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Back when I was in my final two years of high school, there are a handful of books (the first two with co-incidentally similar titles!) that I remember reading and enjoying:

  • The Theory of Almost Everything by Robert Oerter - a great in-depth popular science book on 20th century physics and the goals of unification.

  • A Short History of Nearly Everything by Bill Bryson - very much a popular science book (covering many aspects of science from physics to geology to taxonomy). As from any Bill Bryson book, you can expect a lot of humour, storytelling, and generally an entertaining read. The science content is less than some, but still worthwhile.

  • Godel, Escher, Bach (GEB) by Douglas Hofstadter - this book is probably famous enough not to need an introduction. I actually read it in my earlier university years, but it's even more suitable for a keen final-year high-school student I'd think. It explores the very nature of the consciousness, thought, complexity, and beauty - and gives mind-opening insights fields as mathematical logic, music, art, AI, and physics.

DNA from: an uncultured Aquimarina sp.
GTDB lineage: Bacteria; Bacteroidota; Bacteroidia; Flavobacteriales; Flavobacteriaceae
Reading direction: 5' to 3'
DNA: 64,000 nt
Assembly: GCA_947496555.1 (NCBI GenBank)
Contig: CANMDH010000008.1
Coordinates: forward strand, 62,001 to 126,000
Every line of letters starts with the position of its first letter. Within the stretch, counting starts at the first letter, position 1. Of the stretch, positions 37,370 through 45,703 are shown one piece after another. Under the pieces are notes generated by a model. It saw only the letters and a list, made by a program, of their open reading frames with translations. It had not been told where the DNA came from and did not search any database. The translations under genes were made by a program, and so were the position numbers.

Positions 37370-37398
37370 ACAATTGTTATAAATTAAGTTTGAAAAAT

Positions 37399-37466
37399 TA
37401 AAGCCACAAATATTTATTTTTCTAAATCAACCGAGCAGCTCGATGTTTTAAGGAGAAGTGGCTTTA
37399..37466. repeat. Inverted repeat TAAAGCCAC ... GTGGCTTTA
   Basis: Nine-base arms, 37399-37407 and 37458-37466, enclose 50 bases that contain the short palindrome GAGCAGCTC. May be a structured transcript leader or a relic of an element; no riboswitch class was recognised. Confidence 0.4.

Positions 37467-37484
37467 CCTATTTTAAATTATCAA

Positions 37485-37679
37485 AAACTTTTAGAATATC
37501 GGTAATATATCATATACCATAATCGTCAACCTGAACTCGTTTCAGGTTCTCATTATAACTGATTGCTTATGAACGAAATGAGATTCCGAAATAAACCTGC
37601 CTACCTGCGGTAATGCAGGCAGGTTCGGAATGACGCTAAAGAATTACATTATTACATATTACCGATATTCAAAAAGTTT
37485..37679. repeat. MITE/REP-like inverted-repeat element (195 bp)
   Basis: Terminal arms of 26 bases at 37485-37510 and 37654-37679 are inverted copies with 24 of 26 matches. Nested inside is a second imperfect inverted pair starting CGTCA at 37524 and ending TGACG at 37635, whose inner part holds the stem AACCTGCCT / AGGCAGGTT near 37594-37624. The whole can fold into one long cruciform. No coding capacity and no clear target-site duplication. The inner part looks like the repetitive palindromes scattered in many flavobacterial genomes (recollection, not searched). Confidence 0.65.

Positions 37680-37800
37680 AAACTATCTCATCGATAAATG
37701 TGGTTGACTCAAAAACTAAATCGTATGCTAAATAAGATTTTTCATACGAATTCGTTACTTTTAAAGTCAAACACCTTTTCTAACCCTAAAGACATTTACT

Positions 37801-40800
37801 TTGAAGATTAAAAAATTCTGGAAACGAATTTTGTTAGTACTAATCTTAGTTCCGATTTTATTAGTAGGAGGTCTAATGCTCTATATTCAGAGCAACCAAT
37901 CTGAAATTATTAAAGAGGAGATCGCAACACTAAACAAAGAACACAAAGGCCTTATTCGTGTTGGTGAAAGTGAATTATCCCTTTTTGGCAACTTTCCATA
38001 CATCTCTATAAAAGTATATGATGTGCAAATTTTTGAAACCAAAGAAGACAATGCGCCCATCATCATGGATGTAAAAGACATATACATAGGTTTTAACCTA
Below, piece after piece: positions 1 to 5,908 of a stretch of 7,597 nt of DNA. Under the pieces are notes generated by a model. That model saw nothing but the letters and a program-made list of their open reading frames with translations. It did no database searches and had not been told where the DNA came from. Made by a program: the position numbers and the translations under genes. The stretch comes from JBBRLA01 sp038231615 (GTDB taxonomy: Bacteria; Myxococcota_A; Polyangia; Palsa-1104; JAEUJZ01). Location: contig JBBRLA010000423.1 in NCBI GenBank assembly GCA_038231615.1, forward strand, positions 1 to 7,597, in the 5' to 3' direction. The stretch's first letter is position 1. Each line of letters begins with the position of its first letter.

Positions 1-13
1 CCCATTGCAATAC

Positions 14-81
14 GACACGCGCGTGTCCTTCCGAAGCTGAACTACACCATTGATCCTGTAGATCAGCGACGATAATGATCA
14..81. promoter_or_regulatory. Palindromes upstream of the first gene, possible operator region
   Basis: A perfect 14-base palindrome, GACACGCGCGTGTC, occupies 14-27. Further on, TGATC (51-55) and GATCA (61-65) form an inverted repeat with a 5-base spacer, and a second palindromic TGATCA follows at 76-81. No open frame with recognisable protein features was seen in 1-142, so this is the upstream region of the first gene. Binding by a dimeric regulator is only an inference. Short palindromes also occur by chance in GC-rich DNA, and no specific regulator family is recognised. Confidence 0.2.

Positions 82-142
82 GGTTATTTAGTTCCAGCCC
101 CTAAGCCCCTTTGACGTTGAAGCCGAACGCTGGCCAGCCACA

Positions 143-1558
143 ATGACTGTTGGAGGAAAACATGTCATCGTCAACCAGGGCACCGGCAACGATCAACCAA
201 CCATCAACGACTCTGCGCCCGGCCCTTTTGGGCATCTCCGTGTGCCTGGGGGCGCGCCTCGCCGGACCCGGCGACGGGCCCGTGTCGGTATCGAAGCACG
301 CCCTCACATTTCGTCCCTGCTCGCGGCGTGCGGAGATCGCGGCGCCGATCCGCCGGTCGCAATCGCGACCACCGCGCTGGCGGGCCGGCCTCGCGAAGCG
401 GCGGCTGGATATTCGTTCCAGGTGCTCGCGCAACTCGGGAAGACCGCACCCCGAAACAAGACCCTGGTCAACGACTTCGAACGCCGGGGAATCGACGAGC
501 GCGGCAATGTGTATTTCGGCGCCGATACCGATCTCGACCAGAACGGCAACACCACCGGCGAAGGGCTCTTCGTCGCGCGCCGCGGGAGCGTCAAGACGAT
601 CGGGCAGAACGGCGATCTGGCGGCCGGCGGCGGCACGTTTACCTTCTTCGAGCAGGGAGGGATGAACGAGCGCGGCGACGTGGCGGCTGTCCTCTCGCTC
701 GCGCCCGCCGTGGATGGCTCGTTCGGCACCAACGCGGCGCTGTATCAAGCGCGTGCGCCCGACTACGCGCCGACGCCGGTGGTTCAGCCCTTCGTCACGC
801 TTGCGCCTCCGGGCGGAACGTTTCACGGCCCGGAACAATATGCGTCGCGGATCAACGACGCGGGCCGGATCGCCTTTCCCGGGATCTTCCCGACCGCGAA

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While I read GEB in high school, and it was important, I find the discussion of Godel's theorem too long winded today. If you know how to program, it should be obvious. –  Ron Maimon Apr 3 '12 at 7:31
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Oh yeah... Godel's theorem... obvious. Rolls eyes. –  Noldorin Apr 4 '12 at 4:18